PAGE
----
Someone to watch over them, to give them grief, to tell them “good job”, or “nice try”, or “hey, no attitude!”?
What if no one is there to say “It’s gonna be ok”, and really mean it.
What if they are cold or hungry or sick or scared.
What if they are alone?

Grim huh?
Well, its real.
Its real here in the states.
Its even more real, to an unfathomable level, around the world.
Real kids.
The “lucky” ones are in an orphanage or foster care.
But they are not really lucky at all.
Because they don’t have a family, or a home, or anyone who really cares about them, every day.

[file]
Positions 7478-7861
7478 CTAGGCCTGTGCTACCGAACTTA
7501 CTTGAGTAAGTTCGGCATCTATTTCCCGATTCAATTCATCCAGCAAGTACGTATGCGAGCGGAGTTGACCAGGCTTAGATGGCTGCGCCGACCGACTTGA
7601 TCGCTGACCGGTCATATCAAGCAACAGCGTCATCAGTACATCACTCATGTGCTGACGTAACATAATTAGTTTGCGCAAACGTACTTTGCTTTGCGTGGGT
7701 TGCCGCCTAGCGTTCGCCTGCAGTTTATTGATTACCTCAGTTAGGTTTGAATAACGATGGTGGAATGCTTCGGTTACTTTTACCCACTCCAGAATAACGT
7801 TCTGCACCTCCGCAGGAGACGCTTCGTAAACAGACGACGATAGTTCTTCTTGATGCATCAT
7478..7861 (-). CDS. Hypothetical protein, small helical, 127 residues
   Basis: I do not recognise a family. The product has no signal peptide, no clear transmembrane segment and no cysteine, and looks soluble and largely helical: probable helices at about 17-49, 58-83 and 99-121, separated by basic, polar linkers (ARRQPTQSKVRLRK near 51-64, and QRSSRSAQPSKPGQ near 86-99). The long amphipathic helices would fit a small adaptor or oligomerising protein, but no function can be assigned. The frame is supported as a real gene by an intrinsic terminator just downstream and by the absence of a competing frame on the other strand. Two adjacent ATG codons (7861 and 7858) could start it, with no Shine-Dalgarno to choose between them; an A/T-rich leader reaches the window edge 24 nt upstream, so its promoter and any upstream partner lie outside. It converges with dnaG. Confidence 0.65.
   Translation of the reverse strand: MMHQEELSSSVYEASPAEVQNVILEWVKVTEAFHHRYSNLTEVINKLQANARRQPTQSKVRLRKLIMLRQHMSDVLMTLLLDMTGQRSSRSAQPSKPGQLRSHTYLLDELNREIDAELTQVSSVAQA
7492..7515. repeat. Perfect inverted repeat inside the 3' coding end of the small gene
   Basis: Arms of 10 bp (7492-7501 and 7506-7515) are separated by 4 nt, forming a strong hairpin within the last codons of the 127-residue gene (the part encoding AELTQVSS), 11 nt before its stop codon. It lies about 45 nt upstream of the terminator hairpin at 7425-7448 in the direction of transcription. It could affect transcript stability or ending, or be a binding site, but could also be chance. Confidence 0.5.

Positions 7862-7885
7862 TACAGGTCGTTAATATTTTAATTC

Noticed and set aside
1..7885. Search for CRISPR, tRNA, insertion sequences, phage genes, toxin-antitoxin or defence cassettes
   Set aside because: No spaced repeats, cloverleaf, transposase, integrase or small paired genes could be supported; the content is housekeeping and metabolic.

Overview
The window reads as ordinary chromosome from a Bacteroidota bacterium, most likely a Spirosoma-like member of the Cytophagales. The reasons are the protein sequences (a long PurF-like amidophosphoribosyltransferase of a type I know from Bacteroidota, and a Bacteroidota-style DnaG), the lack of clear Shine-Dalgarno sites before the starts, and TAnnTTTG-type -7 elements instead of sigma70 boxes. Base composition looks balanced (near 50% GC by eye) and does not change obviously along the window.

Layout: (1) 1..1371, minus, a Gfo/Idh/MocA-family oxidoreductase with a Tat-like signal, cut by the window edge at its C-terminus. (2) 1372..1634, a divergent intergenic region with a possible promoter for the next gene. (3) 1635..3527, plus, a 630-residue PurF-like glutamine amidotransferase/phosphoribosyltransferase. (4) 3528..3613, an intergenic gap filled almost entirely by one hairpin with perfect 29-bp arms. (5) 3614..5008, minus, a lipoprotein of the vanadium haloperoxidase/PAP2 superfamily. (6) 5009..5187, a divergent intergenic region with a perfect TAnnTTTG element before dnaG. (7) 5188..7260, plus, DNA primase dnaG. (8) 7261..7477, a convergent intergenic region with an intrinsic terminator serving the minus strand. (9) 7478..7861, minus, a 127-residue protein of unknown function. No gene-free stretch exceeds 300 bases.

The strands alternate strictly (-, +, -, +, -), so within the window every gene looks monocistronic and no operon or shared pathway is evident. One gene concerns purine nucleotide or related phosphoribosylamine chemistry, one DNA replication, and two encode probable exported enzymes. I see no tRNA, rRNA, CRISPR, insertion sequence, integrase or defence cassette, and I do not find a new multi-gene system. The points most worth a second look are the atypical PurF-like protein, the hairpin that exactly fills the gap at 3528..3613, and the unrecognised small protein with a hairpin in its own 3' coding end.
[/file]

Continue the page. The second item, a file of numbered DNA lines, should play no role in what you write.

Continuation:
And that temporary haven, of sorts, that orphanage or foster home, it’s gonna end.
The time there is limited.
And then these kids, and even as older teens, they are still kids, with the same needs and wants of any teen kids….they are sent out.
They are sent out.
To a bleak future.
Tough to get a job when jobs aren’t available, you have no connections, no transportation, no proper clothes, not enough food, and not enough or any school.
Tough to find a place to stay when you have a tiny pocket of money to “get you started.”
That money can’t even rent a place to stay for a few months, if you could find one.
That money can’t get you in school, or help you find a job.
That money runs out.
Then the future becomes Grim.
It is all too easy to have that future include drugs, assault, living on the streets, prostitution, begging, illness, hunger, desperation.

And these are kids.
And these are our kids.
This was MY kid.

So this topic is close to home for me.
Too close.